Despite good performance numbers, a manager finds ugly chasm of confusing discrepancies in rankings by consultants
By Randall R. Eley
I was minding my business earlier this year, when suddenly I got pulled into the mysterious database dysfunction gap.
My tale starts innocently enough. One month earlier this year, I filled my calendar with typical portfolio manager duties. I compiled and analyzed performance numbers, filed reports and, to cap it all off, scheduled meetings with my big institutional clients.
I was honestly looking forward to those gatherings, if only to report just how well I had invested the pension money entrusted to my firm. I had good news, if I do say so myself. The large-cap value portfolios under my direction had recorded good long-term numbers and a rather healthy 2003, too. For the three years ended Dec. 31, the average annual return of my portfolios was, net of fees, 1.9%, six percentage points ahead of the S&P 500. The 4% net figure I posted for the five-year period surpassed the benchmark by nearly five points per annum. My 10-year 12.1% net a year again outdid the S&P 500's 11.1%.
So off I went on my travels. If you've never had the opportunity to sit in on one of these sessions, I'll set the scene. I clear 12 hours, fly into another town and hop a cab to the pension fund's boardroom. There, the fund's trustees await me. We sit down and break out my bound reports. I clear my throat and then walk through my performance, while the trustees turn a keen eye onto my ledgers.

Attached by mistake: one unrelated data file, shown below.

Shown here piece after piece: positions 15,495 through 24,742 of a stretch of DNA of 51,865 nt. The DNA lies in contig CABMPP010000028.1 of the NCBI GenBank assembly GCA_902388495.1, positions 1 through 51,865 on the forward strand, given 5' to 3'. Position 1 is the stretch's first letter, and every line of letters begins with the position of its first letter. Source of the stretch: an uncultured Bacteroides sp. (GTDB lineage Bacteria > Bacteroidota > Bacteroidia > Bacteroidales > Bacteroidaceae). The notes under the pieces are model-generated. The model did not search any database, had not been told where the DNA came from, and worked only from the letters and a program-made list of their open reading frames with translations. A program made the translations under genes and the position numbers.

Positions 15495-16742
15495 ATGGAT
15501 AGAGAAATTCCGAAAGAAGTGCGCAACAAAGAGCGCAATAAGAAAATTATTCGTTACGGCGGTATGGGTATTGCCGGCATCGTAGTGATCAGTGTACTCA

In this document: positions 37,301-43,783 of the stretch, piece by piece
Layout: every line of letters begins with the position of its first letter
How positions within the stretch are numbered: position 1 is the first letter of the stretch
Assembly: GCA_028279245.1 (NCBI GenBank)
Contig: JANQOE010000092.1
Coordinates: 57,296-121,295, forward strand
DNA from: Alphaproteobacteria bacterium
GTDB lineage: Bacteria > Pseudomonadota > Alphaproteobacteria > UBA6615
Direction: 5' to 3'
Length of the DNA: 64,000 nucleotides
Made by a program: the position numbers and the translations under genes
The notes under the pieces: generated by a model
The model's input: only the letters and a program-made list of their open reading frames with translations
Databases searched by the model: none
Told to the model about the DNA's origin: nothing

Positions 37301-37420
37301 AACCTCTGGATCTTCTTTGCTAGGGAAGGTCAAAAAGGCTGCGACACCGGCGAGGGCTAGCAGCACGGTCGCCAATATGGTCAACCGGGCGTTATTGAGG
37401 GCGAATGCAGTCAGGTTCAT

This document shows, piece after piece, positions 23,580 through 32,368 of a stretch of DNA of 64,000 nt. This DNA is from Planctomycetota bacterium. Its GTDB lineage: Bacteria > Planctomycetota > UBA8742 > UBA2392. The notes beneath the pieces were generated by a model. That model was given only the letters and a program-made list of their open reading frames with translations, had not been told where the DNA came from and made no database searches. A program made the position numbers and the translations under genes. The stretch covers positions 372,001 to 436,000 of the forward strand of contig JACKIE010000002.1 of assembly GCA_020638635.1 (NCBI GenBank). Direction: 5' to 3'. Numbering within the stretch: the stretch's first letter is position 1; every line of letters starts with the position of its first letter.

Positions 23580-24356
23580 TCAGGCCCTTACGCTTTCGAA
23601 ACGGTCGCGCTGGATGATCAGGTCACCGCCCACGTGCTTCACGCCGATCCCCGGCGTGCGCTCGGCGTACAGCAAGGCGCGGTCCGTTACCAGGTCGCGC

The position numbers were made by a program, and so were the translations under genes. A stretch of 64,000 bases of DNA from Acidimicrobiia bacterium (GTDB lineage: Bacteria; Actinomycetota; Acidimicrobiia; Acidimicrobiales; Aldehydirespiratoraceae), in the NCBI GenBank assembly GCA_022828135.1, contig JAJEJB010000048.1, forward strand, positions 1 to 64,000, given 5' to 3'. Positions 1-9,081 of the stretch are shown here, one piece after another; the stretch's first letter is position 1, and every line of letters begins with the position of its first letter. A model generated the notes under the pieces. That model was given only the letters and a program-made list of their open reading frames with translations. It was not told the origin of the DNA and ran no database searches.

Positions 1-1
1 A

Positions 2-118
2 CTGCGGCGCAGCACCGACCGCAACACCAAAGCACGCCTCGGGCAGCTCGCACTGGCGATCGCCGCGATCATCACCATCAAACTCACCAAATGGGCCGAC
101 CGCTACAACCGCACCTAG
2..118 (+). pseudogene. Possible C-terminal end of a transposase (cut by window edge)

Let's not forget the consultants. While the trustees have capable, skilled business minds, they still need backup when it comes to the vagaries of the stock market. On these occasions, they call in reinforcements - consultants that are hired to explain stock market trends and analyze portfolios. Beyond giving an objective take on the numbers, they often play the role of gatekeepers. If they are pleased, they back me. If they aren't, well, you get the picture. Some consultants are independent guns for hire. Others come from big firms, such as Callan Associates Inc. and Wilshire Associates, that go as far as to compile large databases to measure the fruits of my labor.
It was during several such meetings early this year that I noticed something odd. The numbers that seemed unquestionably good to me were not having the impression I thought they would. Rather than being pleased, the trustees and consultants were puzzled.